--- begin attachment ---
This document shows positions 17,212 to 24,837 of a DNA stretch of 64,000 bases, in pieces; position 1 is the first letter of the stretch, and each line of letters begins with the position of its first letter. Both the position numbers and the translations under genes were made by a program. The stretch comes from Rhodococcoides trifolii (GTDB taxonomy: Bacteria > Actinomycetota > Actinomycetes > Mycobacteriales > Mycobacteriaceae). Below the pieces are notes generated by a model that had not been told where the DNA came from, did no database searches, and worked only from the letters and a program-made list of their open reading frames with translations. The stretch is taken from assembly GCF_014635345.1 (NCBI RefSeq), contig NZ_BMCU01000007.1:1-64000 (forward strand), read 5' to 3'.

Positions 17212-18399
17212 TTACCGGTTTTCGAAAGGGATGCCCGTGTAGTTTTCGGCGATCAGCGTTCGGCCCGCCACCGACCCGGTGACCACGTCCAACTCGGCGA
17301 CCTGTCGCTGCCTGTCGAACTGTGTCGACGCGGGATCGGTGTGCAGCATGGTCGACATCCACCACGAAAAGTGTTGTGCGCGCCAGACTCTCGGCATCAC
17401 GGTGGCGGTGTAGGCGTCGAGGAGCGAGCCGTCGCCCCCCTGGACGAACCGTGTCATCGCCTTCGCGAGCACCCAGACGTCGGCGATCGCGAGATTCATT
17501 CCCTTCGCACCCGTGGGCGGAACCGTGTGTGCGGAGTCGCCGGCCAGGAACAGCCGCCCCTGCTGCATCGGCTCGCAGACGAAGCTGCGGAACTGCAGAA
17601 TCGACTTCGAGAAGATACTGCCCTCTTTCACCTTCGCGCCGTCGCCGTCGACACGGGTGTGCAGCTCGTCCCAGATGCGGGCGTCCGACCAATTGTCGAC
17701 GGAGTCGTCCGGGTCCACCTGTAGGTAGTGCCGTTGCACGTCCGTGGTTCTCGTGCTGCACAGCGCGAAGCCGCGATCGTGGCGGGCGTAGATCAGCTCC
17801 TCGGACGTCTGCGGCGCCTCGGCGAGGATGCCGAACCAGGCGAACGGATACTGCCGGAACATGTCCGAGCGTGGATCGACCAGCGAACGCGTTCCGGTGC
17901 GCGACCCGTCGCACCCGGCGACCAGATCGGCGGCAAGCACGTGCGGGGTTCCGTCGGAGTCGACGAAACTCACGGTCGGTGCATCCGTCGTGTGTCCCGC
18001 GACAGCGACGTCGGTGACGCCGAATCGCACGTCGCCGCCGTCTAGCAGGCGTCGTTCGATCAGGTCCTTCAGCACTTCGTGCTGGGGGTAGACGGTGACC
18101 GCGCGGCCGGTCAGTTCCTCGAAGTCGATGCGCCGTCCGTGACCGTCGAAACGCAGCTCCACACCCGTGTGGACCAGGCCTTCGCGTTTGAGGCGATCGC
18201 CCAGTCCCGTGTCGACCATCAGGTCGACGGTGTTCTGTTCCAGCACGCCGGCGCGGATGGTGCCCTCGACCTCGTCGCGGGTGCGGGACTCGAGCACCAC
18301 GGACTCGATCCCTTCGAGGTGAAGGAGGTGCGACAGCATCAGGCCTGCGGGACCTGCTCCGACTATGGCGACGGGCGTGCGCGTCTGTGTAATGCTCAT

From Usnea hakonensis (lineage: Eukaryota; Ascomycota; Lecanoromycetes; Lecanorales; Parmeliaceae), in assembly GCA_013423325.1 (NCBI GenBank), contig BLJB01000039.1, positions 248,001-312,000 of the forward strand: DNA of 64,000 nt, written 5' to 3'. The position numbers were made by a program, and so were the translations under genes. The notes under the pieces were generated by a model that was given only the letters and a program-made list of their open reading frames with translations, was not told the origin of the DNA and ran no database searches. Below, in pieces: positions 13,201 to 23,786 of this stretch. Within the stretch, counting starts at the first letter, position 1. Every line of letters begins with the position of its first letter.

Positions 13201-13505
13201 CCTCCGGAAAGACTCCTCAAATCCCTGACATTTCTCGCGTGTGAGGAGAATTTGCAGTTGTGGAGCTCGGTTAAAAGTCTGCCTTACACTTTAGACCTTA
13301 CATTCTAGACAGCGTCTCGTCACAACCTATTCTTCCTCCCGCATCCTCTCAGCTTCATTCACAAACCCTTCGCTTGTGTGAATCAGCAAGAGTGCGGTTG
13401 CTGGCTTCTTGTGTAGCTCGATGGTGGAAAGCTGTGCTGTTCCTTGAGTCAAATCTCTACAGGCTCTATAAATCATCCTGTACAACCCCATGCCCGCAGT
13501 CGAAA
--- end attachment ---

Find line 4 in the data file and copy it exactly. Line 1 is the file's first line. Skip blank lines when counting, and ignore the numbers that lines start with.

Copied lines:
17301 CCTGTCGCTGCCTGTCGAACTGTGTCGACGCGGGATCGGTGTGCAGCATGGTCGACATCCACCACGAAAAGTGTTGTGCGCGCCAGACTCTCGGCATCAC